Bent Tree’s assessments were never based on the value of one’s home. However, in the past, assessments were based on the number of lots that someone combined. For example, if someone had a cabin that fit just fine on a single lot, but the owner wanted privacy…the owner could buy the three unimproved lots that surrounded their existing lot/home and combine them into one big lot. That would keep anyone from ever building a house near the cabin, and the homeowner’s private mountain oasis would remain intact. Over the years, various formulas were used to calculate assessments on combined lots. Before the 2015 CC&R change (that went into effect in 2016), the most recent formula used to determine the assessments for a home on a four lot combination is shown below.
During the 2015 CC&R amendment vote, the assessment change was approved by the required super-majority of votes cast by lot owners. So, beginning in 2016, all improved lots pay the same assessment, regardless of the number of lots combined. Some homeowners’ assessments, as specified in the CC&Rs, increased under the new model, and some homeowners’ assessments decreased under the new model. Whether or not I voted in favor of the new model is immaterial…it was approved by the required votes.
By the way, in the scenario about the cabin on the private wooded four lot combination, the property owner saw his assessments decrease by $287 from 2015 to 2016. He was one who benefited. Of course, it’s possible he didn’t vote for the new model…but, he definitely had a significant decrease in his own assessments…
Based on other comments the gentleman has posted on social media, I get the distinct impression he dislikes Bent Tree golfers (and the golf course), but I’d like to extend an invitation to him anyway. The course is unbelievably beautiful in the spring and I would like to invite him to join me for a round of golf on a nice spring afternoon. I’ll even pay his cart fee. If he doesn’t feel like playing, he could just ride along and I’ll show him some of the prettiest scenery in Bent Tree. We might even see one of the white squirrels on the course (that always makes my day).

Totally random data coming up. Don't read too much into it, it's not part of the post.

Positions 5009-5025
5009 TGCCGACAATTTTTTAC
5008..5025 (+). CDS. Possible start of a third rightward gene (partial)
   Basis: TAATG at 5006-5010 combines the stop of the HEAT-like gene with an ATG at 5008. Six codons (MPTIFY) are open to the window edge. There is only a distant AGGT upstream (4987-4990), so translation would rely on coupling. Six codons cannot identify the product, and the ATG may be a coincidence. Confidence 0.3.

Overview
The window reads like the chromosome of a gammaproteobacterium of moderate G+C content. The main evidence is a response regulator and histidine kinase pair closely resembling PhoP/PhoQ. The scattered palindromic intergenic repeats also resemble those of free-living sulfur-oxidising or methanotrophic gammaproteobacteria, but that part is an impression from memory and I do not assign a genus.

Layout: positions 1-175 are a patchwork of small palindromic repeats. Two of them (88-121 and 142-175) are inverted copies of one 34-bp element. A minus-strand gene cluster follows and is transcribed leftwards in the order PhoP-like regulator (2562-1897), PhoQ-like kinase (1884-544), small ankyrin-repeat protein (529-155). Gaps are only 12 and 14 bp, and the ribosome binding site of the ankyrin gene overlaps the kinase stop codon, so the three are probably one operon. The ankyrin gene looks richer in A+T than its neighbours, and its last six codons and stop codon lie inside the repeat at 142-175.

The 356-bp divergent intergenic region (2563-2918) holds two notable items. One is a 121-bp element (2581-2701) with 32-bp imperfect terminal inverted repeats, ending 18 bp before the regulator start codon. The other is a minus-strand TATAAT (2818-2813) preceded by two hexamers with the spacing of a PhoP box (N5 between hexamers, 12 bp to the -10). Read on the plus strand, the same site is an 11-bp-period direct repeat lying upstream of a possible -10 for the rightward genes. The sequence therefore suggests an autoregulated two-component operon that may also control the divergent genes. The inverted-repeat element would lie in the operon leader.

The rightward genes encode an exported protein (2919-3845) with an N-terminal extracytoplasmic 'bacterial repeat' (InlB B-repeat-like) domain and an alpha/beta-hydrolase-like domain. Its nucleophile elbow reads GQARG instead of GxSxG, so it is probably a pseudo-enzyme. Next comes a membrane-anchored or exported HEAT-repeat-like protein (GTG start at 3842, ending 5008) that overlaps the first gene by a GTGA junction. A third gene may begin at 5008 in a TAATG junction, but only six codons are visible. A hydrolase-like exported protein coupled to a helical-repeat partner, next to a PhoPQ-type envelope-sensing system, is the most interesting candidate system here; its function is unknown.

Back to the question mentioned in Monday’s post… “Why then does a $900,000.00 home in Bent Tree pay the same amount in Assoc. Fees as a $100,000. home?? Can anyone explain that one?”
The short answer would be “because our CC&Rs say so.” Every lot owned by a property owner in Bent Tree is subject to the Covenants, Conditions, and Restrictions as filed and recorded in the Pickens County Records. The most recent amendments, which included a change to the assessment structure, were filed on October 14, 2015.
The more complete and long answer would begin by tracing the evolution of the assessments back to the roots of Bent Tree. That actually ties in nicely with the corporate history posts I’ve been doing over the last month (and will finish one of these days). The developer of Bent Tree chose to create some 3475 (that number is according to records of The Liberty Corporation) single family dwelling sites in the resort community. The lot sizes averaged around 1/2 acre each, with some a bit larger. The property owner of each lot was subject to assessments as set forth in the original CC&Rs and had the “automatic privilege to designate one Family Unit to use and enjoy the Common Properties” (subject to suspension for delinquent payment or for infractions of the Declarant’s published rules and regulations). In 1972, the annual assessment for each lot was $15. The base amount of the annual assessment in 1973 was $100, with subsequent years’ assessments to be increased by the Atlanta Consumer Price Index for Urban Wage Earners and Clerical Workers.